Steering Wheel Primer

Steering wheel coated with epoxy primer and it’s looking a lot better. There’s still more cracks to fill and more work to do before it’s ready for paint.

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Speedometer and Clock Restoration

Taking another break from painting/sanding, I worked on cleaning up the speedometer and clock. The speedometer was in generally OK condition but needed some polishing. In the process of disassembly and polishing the bezel and glass I found that the light ring needed repainting. The light ring is the khaki-colored ring between the glass and gauge face, it reflects light from the back of the gauge housing onto the gauge face. In other words the gauges do not have illuminated numbers like a modern car, instead the effect is more like holding up a flashlight to the gauge face.

The clock had the same cosmetic issues with the bezel, lens, and light ring. Additionally the clock’s hands had faded badly and the mechanism was not working when connected to 12V. The hands were repainted by carefully mixing model airplane paint to match the color of the speedometer hands (which also matches reference pictures online). After disassembling the clock mechanism I found the the fusible wire connecting the rewinding coil was broken. After the wire was re-soldered the clock fired right up. The clock is completely unlike the digital clock in a modern car (or modern anything) in that it is a mechanical action. The clock contains a spring, escapement, and flywheel just like a pocket watch and actually ticks while operating. When the spring gets close to unwinding a set of contacts closes and the aforementioned coil rewinds the spring.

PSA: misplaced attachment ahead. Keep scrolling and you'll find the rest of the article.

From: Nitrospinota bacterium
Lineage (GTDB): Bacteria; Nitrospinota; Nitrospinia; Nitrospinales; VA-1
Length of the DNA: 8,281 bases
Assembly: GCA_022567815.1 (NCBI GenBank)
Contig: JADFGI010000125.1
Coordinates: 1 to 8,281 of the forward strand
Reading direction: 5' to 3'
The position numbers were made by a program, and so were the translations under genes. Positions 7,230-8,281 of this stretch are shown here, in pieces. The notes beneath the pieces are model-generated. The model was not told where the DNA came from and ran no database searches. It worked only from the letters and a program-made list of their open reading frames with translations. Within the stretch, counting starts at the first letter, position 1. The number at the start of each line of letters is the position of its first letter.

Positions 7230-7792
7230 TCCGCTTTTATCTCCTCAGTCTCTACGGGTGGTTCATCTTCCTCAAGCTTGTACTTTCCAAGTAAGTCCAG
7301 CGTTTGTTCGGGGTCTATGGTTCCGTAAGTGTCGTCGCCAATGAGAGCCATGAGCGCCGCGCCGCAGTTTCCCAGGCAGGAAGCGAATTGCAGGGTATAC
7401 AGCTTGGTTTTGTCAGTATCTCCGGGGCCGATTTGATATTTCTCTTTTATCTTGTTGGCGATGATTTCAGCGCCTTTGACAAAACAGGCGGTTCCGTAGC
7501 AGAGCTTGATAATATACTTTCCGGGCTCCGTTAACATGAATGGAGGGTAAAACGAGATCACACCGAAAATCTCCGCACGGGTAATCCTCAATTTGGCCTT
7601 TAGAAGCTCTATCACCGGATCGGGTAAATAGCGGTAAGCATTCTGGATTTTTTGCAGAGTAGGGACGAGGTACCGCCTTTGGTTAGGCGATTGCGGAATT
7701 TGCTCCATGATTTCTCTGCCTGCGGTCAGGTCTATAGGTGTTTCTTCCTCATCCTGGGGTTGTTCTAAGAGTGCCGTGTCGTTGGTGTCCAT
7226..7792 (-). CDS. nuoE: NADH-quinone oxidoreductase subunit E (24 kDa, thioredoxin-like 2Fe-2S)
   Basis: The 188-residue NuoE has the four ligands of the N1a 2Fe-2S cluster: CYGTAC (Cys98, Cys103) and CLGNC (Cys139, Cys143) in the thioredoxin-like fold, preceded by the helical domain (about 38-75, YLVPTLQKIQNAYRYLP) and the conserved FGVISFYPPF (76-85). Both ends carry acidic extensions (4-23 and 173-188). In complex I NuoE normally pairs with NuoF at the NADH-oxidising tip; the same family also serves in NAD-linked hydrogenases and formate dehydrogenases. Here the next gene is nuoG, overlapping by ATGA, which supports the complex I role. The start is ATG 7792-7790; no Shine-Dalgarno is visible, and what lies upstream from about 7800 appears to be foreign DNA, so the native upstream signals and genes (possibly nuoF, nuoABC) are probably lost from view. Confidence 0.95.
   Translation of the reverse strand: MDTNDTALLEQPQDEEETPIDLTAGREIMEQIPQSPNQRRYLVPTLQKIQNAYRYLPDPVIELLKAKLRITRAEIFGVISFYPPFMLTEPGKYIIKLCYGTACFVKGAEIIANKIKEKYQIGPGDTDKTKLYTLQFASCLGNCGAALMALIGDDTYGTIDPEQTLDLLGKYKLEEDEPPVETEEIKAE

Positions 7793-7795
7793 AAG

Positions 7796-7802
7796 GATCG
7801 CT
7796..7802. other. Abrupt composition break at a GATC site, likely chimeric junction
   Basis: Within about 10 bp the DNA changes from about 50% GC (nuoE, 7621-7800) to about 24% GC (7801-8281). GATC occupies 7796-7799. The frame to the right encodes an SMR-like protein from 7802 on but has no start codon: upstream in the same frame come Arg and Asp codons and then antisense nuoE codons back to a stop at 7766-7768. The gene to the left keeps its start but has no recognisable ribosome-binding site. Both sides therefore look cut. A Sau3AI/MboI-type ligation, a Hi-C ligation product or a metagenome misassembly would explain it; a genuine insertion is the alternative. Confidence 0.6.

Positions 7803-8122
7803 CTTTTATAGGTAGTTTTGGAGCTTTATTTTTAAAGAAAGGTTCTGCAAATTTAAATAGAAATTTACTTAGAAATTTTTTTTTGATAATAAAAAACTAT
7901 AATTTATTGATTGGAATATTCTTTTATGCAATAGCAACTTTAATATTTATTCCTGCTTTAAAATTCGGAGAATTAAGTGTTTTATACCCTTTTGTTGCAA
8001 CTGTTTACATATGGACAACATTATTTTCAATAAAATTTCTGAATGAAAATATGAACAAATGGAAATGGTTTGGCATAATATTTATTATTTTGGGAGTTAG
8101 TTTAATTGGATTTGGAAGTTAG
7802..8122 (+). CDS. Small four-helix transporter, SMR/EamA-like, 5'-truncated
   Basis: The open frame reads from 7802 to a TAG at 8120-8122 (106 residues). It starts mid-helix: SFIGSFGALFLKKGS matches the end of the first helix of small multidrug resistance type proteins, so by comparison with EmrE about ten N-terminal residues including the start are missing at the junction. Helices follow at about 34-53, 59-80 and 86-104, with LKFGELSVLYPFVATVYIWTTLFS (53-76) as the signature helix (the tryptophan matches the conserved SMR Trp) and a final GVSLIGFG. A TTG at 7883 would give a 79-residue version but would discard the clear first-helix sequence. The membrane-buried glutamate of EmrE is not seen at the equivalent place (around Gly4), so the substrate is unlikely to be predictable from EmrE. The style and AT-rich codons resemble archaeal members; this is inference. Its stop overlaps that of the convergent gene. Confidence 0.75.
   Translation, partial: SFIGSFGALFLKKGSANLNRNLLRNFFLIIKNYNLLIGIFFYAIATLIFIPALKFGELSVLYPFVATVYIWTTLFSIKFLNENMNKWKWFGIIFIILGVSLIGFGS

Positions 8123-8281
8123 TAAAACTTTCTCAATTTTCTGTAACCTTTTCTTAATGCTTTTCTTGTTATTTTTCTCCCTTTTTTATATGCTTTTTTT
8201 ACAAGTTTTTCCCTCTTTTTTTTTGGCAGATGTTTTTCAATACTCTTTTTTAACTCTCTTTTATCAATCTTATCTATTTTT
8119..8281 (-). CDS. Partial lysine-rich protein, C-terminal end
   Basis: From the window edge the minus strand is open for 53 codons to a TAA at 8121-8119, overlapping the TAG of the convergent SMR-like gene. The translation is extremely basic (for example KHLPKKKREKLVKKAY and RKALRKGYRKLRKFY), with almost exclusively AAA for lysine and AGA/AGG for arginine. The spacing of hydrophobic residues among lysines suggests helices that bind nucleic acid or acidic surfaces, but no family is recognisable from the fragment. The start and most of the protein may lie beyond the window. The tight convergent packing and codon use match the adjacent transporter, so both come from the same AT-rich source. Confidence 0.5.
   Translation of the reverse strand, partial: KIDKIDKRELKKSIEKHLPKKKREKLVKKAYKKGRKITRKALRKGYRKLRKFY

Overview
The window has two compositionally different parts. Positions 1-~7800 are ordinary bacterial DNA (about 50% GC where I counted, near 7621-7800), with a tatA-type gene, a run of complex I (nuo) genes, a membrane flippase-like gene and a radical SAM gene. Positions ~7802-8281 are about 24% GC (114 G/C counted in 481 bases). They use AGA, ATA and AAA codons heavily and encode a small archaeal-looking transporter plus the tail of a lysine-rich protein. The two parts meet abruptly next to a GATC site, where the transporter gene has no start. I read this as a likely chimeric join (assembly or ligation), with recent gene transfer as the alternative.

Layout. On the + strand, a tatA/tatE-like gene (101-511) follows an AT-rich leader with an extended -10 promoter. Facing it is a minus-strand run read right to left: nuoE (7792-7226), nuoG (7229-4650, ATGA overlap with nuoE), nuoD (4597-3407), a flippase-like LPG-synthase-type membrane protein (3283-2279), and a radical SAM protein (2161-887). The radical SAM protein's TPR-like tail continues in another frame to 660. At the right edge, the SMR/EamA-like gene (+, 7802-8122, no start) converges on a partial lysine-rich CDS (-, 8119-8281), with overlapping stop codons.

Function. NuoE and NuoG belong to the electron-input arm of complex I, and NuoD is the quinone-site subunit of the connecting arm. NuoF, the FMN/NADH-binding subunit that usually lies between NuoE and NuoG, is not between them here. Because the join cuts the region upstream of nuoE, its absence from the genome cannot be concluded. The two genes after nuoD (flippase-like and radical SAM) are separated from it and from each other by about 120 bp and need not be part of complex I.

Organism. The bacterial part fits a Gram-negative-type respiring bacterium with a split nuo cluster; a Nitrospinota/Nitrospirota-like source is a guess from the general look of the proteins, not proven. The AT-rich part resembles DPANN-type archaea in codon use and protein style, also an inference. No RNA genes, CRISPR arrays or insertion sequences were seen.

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Steering Wheel Restoration and Small Part Polishing

Work started on repairing the heavily cracked steering wheel. The wheel basically made of pressed wood fiber (like MDF) coated in a bakelite (primitive 1960’s plastic) shell. As the bakelite aged and cracked it allowed humidity in the air to swell the wood fiber and create more cracks. A “V” groove was cut in every crack to allow application of epoxy resin, which was then sanded flat with the wheel surface. Epoxy primer will then coat the entire wheel to seal out moisture and stabilize the wood fiber, followed by a catalyzed acrylic urethane in the original white color. Also, to take a break from painting/sanding, many small parts were polished with great results.

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